29 Great books to look out for Autumn 2018

29 Great books to look out for Autumn 2018

If you are anything like me you will be relishing the onset of crisp, cool mornings after such a long hot summer. I cannot wait to curl up with with a pumpkin latte and a good book. This article contains some of the newest and best reads for the oncoming season.


A Little Bird Told Me

By Marianne Holmes

Preface: Its the summer of 1976, Robyn spends her days swimming and tagging after her brother. It’s the perfect summer until her mum stirs up trouble by bringing home yet another crying woman.

Her actions cause tensions in the town begin to simmer. Everyone is gossiping about her mum, a strange man is following her around, and worst of all, no one will tell Robyn the truth. But secrets will out...

Twelve years later, Robyn returns home, to a house that has stood empty for years and a town that hasn’t moved on, forced to confront the mystery that haunted her that summer.

And atone for the part she played in it.

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Nell and Lady

By Ashley Farley

Preface: When Willa’s housemaid and best friend, Mavis, dropped dead unexpectedly Willa chose to take in

her daughter despite the disapproval of her other friends and neighbours.

Mavis’ daughter Nell and Willa’s daughter Lady considered each other sisters and best friends until an incident on the night of Lady’s sixteenth birthday tore them asunder.

Now Willa is dying, and her biggest wish is to bring Nell back to the family she cut off all those years ago.

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The Labyrinth of the Spirits

By Carlos Ruiz Zafon

Preface: As a child, Daniel Sempere discovered among the passageways of the Cemetery of Forgotten Books an extraordinary novel that would change the course of his life. Now Daniel runs the Sempere & Sons bookshop but the mystery surrounding the death of his mother continues to plagues him still despite a seemingly happy life.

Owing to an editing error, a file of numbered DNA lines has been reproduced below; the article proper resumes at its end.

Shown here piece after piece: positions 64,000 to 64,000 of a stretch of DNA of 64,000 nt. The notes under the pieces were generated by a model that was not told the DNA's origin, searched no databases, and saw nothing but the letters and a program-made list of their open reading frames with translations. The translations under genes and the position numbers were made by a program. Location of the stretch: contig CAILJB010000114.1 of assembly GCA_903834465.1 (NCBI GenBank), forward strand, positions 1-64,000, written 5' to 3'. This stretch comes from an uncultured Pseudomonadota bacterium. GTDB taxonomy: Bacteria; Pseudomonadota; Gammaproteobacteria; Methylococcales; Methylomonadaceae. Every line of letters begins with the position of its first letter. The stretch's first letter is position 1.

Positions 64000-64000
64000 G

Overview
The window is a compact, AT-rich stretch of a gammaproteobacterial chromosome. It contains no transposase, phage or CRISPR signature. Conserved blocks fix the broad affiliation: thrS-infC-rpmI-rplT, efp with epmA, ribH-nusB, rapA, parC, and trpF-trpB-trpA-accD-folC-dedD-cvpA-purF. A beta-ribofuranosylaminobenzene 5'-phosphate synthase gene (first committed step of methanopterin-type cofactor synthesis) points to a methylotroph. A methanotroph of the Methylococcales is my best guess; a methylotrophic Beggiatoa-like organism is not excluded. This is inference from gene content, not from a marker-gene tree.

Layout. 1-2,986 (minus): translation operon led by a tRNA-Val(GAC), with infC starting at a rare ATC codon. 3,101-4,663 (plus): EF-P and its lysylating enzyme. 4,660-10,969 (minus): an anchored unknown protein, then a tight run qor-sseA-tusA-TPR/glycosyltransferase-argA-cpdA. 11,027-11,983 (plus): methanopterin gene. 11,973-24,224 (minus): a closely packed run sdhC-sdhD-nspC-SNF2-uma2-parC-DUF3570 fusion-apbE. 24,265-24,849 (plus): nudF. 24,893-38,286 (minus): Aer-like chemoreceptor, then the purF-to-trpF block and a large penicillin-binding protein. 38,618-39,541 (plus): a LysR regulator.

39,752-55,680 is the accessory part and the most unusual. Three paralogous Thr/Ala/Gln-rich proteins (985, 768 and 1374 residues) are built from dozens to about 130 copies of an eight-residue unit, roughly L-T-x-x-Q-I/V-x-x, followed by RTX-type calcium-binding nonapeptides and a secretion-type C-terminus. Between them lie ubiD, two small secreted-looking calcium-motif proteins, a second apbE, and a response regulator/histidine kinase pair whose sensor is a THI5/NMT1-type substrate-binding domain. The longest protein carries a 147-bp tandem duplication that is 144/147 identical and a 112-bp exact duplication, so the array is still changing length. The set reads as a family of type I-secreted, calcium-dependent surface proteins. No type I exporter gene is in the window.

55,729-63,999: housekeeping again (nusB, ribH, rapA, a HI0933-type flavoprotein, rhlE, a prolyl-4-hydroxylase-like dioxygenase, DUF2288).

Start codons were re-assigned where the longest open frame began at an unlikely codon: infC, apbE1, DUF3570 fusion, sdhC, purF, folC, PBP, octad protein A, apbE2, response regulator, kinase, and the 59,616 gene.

When Daniel believes he is close to solving this enigma, he will learn knowledge of the conspiracy comes at a terrible price.

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If Cats Disappeared From the World

By Genki Kawamura

Preface: Translated from the original Japanese version this is a a moving tale of loss and reaching out to the ones we love, of one man’s journey to discover what really matters in life. Our narrator’s days are numbered. Estranged from his family, living alone with only his cat Cabbage for company, he is unprepared for the doctor’s diagnosis that he has only months to live. Then one day, the Devil appears with a special offer: in exchange for making one thing in the world disappear, he can have one extra day of life.

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The Moscow Sleepers

By Stella Rimington

Preface: A man lies dying in a hospital in Vermont. All the nurses know is he is an academic at a nearby university but they have been instructed to call the FBI should anyone visit their patient.

News of this suspected Russian illegal soon reaches MI5 in London where Liz Carlyle has been contacted by a top secret source known as Mischa who is requesting a clandestine rendezvous in Berlin.

Meanwhile in Brussels a Russian sleeper agent who has lived undercover for years is beginning to question his role, while suspicions have been roused about a boarding school in Suffolk that has recently changed hands in mysterious circumstances.

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The Clockmaker's Daughter

By Kate Morton

Preface: My real name, no one remembers. The truth about that summer, no one else knows.

In the summer of 1862, a group of young artists led by talented Edward Radcliffe descends upon Birchwood Manor. Their plan is to spend the month working on their creativity. But by the end of the summer one woman has been shot dead while another has disappeared; a priceless heirloom is missing; and Edward Radcliffe’s life is in ruins.

Over one hundred and fifty years later, Elodie Winslow, a young archivist in London, uncovers a leather satchel containing a sepia photograph , and an artist’s sketchbook containing the drawing of a twin-gabled house.

Why does the Manor feel so familiar to Elodie? And who is the beautiful woman in the photograph? Will she ever give up her secrets?

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By Paulo Coelho

Preface: Paulo Coelho draws on experiences from his own life.